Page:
I consider myself a fairly savvy salary negotiator; it’s a point of pride. But apparently, I may be undercutting myself without even knowing it. I just booted up the aptly named Gender Gap App, a game that has you guess whether a salary is the average listed for men or for women in a certain job category.
On top of being good at salary negotiation, I also fancy myself good at mindless cell phone games. You cannot beat my minesweeper score, I promise. But this little game got the better of me. I continually underestimated the average salary for each job category. Even after I saw the pattern, and tried to self-correct, I still thought that jobs paid less than they do.
This little game of utter frustration was released as part of Equal Pay Day. Last January, the Department of Labor launched an App Challenge that invited software developers to use publicly available labor data and other online resources to create applications educate users about the pay gap and to build tools to promote equal pay.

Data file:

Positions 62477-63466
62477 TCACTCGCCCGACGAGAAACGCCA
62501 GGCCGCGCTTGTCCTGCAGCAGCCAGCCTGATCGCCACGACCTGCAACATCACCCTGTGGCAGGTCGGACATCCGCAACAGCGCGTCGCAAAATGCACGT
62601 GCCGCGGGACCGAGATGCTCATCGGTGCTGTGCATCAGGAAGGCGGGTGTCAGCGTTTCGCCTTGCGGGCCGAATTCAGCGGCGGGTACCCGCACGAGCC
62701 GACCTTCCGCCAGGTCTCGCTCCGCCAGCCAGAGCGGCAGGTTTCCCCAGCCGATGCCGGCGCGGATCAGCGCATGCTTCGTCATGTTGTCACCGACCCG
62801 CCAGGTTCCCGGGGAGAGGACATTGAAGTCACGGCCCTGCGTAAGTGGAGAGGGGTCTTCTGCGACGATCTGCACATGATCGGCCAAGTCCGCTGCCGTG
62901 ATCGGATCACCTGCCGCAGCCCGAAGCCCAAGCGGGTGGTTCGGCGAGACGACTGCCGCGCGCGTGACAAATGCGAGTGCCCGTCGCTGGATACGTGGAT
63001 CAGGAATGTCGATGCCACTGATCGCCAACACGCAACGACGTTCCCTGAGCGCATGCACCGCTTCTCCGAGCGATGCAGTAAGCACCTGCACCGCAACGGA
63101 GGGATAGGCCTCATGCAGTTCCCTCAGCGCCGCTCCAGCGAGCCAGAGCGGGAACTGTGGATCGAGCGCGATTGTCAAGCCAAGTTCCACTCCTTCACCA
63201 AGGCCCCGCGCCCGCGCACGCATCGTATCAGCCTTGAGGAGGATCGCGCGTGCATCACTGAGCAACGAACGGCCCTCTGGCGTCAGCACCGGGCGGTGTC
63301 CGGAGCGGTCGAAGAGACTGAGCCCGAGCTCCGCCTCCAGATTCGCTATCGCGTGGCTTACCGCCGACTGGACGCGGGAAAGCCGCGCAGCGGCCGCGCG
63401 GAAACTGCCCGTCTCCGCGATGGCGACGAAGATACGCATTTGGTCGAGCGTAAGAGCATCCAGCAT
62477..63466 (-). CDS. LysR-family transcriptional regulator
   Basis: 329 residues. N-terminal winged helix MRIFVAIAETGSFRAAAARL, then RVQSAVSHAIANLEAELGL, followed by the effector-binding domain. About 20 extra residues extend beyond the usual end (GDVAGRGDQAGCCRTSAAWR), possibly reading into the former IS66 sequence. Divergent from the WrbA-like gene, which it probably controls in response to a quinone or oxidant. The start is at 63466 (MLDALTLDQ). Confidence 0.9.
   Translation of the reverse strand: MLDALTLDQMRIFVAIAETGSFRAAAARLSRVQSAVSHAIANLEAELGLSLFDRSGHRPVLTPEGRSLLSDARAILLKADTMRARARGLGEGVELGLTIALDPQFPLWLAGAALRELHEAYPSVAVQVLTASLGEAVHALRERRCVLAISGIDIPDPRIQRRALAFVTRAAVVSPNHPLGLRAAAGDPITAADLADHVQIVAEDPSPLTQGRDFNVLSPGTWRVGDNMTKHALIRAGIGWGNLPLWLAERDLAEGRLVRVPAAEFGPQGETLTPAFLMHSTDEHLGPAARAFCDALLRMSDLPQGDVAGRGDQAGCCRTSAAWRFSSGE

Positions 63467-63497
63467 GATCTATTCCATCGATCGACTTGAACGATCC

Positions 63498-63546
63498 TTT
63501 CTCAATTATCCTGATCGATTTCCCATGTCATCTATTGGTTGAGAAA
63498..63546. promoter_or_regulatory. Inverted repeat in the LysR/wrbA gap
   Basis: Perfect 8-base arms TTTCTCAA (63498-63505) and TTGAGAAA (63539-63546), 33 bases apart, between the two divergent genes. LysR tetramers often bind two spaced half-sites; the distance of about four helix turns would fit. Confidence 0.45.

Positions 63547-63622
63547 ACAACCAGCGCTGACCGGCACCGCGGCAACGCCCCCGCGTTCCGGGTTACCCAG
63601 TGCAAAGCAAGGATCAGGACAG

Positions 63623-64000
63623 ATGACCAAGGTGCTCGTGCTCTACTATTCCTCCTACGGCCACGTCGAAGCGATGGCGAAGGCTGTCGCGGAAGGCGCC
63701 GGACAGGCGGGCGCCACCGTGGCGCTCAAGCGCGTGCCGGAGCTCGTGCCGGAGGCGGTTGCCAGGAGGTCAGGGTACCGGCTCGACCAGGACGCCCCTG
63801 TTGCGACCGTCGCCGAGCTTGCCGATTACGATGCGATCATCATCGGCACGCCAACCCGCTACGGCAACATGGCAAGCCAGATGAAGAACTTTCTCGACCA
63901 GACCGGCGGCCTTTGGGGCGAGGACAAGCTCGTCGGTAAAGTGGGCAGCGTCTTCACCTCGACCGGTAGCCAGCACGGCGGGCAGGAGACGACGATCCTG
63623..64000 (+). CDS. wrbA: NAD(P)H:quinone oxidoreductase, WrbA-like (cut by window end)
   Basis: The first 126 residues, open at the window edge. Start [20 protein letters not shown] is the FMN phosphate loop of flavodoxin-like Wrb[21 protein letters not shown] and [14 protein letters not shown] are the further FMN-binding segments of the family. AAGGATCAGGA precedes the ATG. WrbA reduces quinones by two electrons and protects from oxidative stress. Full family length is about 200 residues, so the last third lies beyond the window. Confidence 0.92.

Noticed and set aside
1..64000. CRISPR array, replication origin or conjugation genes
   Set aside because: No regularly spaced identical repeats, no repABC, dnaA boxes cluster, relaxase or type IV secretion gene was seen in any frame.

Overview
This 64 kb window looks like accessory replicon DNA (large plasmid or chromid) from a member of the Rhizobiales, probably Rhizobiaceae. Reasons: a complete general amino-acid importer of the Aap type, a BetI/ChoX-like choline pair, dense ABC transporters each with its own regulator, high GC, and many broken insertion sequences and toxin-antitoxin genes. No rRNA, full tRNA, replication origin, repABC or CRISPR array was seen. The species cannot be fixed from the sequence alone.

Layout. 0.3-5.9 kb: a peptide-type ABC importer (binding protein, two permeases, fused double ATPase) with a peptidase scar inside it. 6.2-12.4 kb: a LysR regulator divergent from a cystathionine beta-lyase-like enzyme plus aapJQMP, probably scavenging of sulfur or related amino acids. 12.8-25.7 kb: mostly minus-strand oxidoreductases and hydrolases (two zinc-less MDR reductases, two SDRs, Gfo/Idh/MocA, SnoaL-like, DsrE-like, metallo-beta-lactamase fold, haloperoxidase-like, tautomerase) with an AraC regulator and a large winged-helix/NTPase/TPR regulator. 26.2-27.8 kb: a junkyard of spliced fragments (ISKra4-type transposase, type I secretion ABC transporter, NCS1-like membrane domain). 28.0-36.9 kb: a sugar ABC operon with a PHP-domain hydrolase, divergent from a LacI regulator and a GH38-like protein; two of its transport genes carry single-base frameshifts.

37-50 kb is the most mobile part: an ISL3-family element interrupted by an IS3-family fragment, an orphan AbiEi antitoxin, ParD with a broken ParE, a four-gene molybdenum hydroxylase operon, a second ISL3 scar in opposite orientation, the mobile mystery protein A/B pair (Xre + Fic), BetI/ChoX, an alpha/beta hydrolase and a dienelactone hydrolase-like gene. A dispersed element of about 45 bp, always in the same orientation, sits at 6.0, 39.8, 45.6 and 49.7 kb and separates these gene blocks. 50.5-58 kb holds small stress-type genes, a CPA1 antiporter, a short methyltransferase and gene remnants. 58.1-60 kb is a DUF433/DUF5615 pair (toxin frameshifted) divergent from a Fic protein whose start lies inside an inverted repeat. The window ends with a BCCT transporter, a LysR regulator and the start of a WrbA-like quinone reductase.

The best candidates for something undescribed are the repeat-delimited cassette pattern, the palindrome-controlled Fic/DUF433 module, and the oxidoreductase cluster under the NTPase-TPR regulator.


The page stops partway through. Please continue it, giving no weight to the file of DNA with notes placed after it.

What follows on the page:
Today, the DOL announced the winners, which include apps that give you current wage data, offer negotiation tips and tricks, furnish information on the wage gap, and help users compare what they make to the national averages for each industry and occupation. The tools are meant to demystify pay data and help women get the information they need to negotiate starting pay, request a promotion or a raise, or consider switching fields.
After playing around with the winners of the Equal Pay App Challenge, it’s clear to me that knowing the dimensions of the playing field is a critical step toward making it level for everyone.